It's well known that one of human chromosomes is the result of fusion between two chromosomes in a primate ancestor. If we put anthropocentrism aside, it becomes clear that fusion events happened a lot of times, since chromosome count varies in different species.

Yet some people claim that while fusion event is probable, getting it fixed in the population is not, because it would require simultaneous mutation in two animals of opposite sex.

Could anyone explain in layman terms the scenario of this trait's propagation? I may only suppose that even if one parent has two distinct chromosomes and another a single fused chromosome, then two chromosomes may attach to the fused one, and then (probably) get fused themselves, thus leaving fewer and fewer specimens with distinct chromosomes in each generation. Is this a viable and likely scenario, or is some other way of propagation more likely?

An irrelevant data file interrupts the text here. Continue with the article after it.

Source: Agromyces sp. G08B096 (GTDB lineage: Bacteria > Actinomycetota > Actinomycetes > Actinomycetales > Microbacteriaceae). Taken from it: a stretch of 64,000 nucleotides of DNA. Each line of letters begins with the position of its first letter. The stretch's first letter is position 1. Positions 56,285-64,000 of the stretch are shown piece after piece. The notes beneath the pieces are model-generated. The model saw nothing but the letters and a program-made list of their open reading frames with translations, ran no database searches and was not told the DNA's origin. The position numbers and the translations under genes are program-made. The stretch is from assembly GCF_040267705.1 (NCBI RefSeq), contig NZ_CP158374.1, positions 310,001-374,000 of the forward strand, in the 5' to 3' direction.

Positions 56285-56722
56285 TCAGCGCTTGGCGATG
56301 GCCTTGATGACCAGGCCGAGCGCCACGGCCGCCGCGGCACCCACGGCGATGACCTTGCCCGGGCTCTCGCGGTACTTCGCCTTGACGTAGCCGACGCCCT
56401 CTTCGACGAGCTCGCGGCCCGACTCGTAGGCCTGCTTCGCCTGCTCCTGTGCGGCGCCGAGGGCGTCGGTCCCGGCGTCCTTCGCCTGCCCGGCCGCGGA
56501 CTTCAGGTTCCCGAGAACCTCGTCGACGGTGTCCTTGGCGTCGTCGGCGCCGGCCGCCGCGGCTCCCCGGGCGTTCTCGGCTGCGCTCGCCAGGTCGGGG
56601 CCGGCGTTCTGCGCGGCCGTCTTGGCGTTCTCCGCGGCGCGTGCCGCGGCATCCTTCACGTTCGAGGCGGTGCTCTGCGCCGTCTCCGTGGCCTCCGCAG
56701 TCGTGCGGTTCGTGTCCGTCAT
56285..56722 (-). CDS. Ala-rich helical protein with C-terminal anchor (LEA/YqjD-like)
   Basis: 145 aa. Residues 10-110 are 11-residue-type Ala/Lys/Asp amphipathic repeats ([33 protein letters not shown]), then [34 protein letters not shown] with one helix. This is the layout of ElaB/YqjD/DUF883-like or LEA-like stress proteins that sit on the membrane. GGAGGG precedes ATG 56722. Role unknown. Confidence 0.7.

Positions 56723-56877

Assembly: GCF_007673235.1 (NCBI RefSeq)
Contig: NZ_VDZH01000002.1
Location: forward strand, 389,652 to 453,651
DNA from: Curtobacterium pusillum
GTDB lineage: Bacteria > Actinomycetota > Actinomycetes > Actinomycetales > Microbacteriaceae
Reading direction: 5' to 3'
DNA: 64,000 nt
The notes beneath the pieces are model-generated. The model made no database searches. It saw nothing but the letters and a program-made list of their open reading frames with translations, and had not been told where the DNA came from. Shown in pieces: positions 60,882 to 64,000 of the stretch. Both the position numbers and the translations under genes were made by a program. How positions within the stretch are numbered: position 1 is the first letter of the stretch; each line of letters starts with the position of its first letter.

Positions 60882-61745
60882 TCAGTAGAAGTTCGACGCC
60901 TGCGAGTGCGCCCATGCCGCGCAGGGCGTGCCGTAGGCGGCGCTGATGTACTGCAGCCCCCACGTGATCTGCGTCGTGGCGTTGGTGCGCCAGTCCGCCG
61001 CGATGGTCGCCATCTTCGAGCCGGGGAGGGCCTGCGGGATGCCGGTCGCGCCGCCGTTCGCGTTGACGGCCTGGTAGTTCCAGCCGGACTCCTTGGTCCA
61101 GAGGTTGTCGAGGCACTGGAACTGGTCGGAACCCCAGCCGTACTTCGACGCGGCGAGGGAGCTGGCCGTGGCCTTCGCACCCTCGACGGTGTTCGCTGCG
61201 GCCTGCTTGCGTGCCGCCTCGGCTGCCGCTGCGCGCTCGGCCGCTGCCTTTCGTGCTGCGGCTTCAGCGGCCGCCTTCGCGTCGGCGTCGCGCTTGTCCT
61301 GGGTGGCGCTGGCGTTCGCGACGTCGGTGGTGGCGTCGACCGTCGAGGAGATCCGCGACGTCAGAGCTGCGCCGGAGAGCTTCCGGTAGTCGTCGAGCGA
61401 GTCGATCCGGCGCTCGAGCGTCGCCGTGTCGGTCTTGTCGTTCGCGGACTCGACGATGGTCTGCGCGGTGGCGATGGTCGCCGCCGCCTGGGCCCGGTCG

1 Answer 1


Looking at this 2001 review paper by Rieseberg: http://evolution.powernet.ru/library/Scienc9.pdf (especially Box 2), drift and inbreeding are suggested ways that chromosomal rearrangements can become fixed. These forces are strongest small, isolated populations, such as populations experiencing the founder effect.

Another model discussed in that paper is the suggestion that some centric fusions (Robertsonian translocations) lead to little or no loss of fertility in the heterozygotes.


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